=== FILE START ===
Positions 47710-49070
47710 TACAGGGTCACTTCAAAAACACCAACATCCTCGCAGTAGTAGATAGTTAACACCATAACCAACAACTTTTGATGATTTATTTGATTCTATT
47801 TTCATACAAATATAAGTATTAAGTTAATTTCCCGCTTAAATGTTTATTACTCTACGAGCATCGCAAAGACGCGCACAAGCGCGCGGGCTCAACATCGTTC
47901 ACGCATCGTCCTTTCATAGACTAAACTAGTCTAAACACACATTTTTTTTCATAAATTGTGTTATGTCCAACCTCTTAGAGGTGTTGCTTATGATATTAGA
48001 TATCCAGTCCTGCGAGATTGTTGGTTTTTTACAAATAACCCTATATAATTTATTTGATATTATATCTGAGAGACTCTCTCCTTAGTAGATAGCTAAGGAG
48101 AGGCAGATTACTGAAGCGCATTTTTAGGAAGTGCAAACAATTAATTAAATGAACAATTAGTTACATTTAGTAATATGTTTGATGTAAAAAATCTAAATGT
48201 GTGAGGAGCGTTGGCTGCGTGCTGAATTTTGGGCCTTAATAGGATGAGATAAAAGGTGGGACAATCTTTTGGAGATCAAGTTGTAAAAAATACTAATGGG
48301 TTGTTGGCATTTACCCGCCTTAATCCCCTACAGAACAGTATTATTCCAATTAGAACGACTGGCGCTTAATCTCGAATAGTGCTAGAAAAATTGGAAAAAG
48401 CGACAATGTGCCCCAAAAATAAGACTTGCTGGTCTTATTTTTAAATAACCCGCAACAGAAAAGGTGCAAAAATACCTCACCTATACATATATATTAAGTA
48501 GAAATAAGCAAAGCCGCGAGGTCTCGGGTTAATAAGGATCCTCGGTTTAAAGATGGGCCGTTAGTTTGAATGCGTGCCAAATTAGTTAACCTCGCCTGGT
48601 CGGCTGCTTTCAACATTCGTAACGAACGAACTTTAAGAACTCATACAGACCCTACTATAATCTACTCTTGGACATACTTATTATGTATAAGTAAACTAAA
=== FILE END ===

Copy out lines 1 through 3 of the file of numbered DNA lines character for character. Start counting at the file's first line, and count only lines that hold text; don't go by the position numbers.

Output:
Positions 47710-49070
47710 TACAGGGTCACTTCAAAAACACCAACATCCTCGCAGTAGTAGATAGTTAACACCATAACCAACAACTTTTGATGATTTATTTGATTCTATT
47801 TTCATACAAATATAAGTATTAAGTTAATTTCCCGCTTAAATGTTTATTACTCTACGAGCATCGCAAAGACGCGCACAAGCGCGCGGGCTCAACATCGTTC